The Duprat duo are brilliant at gently humoring the industry without full-on trolling, which is a difficult balance to acquire! Although it was released on August 16th it will be officially released internationally on August 30th at the Venice Film Festival.
Re-igniting a spark in a stagnant life in your mid-40s seems to be a recurring theme this winter, as similarly to El Amor Menos Pensado, the new movie Re Loca starring Natalia Oreiro is also about eschewing monotony. However, this film takes it a step further. This film is branded as a female-empowerment movie and perhaps is more relevant than ever after the recent movements sparked by the abortion debate.
It follows the life of Pilar (Oreiro) who decides that instead of swallowing the everyday sexism and belittlement that she experiences as a working woman in Argentina, she should fight against it. She is thus branded as loca, but instead of resisting this “hysterical” branding, she embraces it by repeatedly doing insane things, such as smashing car windows and living completely sin filtro.
The film is actually based on the Chilean film Sin Filtro (2016) starring Paz Bascuñán. I will let you decide whether the protagonist’s choice to live unfiltered is an expression of owning gendered slurs, or if it, in fact, reaffirms any preconceptions.
Paramount Pictures has acquired all Latin American distribution rights to the film which marks it as the Hollywood studio’s first local movie in Argentina, and you can very much see the Tinseltown effects through its slightly over-polished feel and pause-for-laughter moments. Apart from the slightly stiff Americanisms, the film is great for a debate and is sure to cause an interesting discussion post-movie sesh.
Directed by Luis Ortega, El Angel is already recognized as a huge success despite only premiering on August 9th. The film has already been seen by 745,000 spectators in its first 12 days of its release. You may well have seen the film stills plastered all over Buenos Aires and are most probably aware of the plot. It is set in the 1970’s and like many spine-chilling films it’s “inspired by true events” although critics have questioned how aligned the story of serial killer Carlos Robledo Puch and Lorenzo Ferro‘s portrayal are.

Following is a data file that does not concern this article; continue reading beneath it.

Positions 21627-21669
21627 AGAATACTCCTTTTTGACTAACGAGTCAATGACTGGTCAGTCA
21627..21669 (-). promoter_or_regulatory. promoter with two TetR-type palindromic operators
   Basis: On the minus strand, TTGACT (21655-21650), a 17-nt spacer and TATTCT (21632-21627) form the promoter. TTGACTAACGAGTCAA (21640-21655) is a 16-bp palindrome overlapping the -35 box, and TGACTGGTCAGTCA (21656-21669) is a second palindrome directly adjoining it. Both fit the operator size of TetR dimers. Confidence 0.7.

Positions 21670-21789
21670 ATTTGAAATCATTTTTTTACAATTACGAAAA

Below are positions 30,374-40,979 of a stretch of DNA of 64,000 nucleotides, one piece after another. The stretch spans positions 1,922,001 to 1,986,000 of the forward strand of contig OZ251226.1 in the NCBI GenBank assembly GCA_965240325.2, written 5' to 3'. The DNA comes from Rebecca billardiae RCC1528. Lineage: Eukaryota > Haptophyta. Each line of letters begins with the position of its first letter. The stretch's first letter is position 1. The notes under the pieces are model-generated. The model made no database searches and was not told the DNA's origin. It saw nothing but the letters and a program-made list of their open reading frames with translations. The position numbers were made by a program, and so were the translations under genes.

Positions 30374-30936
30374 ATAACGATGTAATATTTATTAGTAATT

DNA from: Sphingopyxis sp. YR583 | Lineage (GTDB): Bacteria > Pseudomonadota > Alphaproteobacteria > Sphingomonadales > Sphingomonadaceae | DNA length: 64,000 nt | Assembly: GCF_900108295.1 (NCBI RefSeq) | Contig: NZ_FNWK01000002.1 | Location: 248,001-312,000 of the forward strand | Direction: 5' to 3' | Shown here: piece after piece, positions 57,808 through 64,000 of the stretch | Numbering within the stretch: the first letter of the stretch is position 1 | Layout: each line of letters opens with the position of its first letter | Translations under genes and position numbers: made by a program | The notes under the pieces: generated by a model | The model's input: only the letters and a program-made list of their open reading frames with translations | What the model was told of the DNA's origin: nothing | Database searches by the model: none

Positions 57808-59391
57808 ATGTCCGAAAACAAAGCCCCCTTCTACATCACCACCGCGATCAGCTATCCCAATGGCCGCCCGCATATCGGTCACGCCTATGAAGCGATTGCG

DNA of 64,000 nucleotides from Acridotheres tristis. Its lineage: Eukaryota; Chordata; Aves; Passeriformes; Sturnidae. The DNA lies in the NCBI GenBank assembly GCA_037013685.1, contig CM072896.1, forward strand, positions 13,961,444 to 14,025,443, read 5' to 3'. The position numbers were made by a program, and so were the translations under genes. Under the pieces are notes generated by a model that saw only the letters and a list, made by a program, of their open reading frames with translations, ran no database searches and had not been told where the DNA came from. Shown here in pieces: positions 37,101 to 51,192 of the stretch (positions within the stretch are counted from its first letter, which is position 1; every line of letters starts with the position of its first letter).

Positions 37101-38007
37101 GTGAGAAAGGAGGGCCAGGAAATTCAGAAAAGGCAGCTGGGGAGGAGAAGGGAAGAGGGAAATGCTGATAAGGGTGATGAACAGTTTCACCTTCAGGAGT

The viewer’s connection with the protagonist is deeply unsettling and continues to confuse us throughout the entirety of the film. The relationship goes deeper than love-hate, and instead enters into a realm of empathy-repulsion toward this sociopathic individual. Ortega’s depiction of innocence left critics perplexed as to why he chose to leave out less amusing “antics” of this murderer, such as his brutal rapes and kidnapping.
I would say that there are some severe ethical implications of the director’s manipulation of how much violence we see, as his violence toward women is so white-washed.
Pensando En Él
For something a little different, Pablo Cesar’s film about Argentine writer Victoria Ocampo is a beautiful production filmed in both India and Argentina that you should keep your eyes peeled for. It is filmed in both black and white and color, flicking between the two as we move between the present and past. Cesar tells the story of the platonic and spiritual relationship between two writers who met in 1924: Bengali poet Rabindranath Tagore, played by Bollywood and Hollywood actor Víctor Banerjee, and Victoria Ocampo, played by Eleonora Wexler.
Tagore’s Bengali poems are truly beautiful, and his writing paints such a beautiful picture of Ocampo: “Exotic blossom, I whispered again in your ear/What is your language dear/you smiled and shook your head and the leaves murmured instead” (Poem Exotic Blossom, translated by Monish Chatterjee 1992).
Cesar introduces us to Ocampo, not just through Tagore’s poems and letters but though Wexler’s impeccable performance. Ocampo was raised in a high-society Argentine family, and later became an advocate for women’s rights and fought against conformist values. The film taps into the importance of the human relationship with nature. It also stresses how we should let go of fear in order to understand the universe and our place within it. If the film sparks an interest in the writer, you can visit Ocampo’s home that she donated to UNESCO in San Isidro on the weekends; you can see opening times here. The film premieres on August 30, so make sure you write in your diary and do not get it confused and turn up a couple of days early.
There is such a rich diversity of films available at the moment, so we should all take this opportunity to enjoy our national cinema at a cheaper price: you could even go twice to get your money’s worth if you can’t choose!